General News of Tuesday, 3 February 2015
The Association of Ghana Industries (AGI) has signaled that several companies/industries in the country would be forced to lay off thousands of workers if the current energy crisis continues.
AGI policy researcher, John Deffor revealed on Adom fm’s Burning Issues programme on Monday that the unfortunate situation is the only means by which the companies/industries would continue to stay in business.
Industry owners, he said, would have to embark on the move to enable them break even as it is becoming more expensive to run industries on generator.
“If you are a market leader, you are likely to lose market share, don’t forget that we are competing with other countries that have power and we do not. I will be surprised if there are companies who really meet their production targets…,” he told show host, Afia Pokua.
Ghana’s Power Minister, Dr. Kwabena Donkor at a press conference assured that government is putting in emergency power measures to help reduce the power rationing which has intensified over the last few weeks.
Electricity supply challenges over the past few years have adversely affected the operations of processing, manufacturing and mining companies, leading to substantial job losses as companies look to reduce their overheads.
The signals given by the AGI was corroborated by the General Secretary of the Timber Workers Union (TWU), Joshua Ansah, who claimed a timber company had applied to be offered the opportunity to lay off about a thousand workers.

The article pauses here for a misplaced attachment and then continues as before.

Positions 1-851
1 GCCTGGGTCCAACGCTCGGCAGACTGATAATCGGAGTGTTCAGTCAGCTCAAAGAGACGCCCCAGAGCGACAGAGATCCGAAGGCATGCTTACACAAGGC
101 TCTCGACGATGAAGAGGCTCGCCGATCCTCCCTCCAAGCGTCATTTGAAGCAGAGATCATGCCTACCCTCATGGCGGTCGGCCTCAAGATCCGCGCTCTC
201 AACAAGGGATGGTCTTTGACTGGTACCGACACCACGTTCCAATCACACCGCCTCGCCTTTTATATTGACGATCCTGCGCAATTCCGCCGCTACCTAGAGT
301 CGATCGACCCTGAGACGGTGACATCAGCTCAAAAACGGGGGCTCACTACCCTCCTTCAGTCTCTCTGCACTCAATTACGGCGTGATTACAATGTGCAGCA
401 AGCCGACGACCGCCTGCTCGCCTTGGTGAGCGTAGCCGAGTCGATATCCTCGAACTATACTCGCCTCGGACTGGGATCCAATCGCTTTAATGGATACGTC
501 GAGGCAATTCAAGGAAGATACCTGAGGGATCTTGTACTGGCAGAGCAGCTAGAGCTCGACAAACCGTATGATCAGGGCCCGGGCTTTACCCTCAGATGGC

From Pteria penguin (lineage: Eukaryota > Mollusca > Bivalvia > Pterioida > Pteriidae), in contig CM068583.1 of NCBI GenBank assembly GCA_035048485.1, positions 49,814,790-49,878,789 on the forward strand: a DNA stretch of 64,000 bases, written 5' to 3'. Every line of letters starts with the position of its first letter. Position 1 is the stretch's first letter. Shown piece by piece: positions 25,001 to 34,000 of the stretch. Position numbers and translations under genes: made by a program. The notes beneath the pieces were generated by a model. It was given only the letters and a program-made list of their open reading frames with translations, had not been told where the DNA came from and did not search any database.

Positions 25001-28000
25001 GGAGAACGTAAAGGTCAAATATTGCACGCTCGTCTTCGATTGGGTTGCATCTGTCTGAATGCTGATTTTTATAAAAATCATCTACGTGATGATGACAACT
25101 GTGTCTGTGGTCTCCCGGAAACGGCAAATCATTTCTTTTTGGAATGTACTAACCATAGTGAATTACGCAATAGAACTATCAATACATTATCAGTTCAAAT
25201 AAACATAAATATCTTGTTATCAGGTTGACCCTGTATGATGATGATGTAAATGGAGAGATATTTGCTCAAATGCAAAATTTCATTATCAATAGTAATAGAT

The agony of the unnamed company and several timber industries, he continued, is indicative how the timber industry, due to the cost of production, are collapsing; a situation he described as unfortunate.
“Any collapse will open the floodgates to illegal loggers who will plunder our forest resources and massively degrade our lands…,” he said.
Ghana currently exports about 400,000 cubic meters of wood per annum and consumes 600,000 locally. The European Union (EU) is one of the biggest markets for timber products and has traditionally received about 60 percent of Ghana’s timber exports.
Mr. Ansah said Electricity, which constitutes about 20 percent of operation cost for processing and manufacturing companies, has remained unreliable leading to the loss of production time and equipment breakdown.
Most producers have had to rely on expensive diesel to power their plants, adding that most of the timber companies use more than 5000 to 8000 drums of diesel to power their machines which majority of them can not afford.
Mr. Ansah said the current load shedding exercise was affecting the growth of the industries and stressed the need for government to find a lasting solution to the energy problem.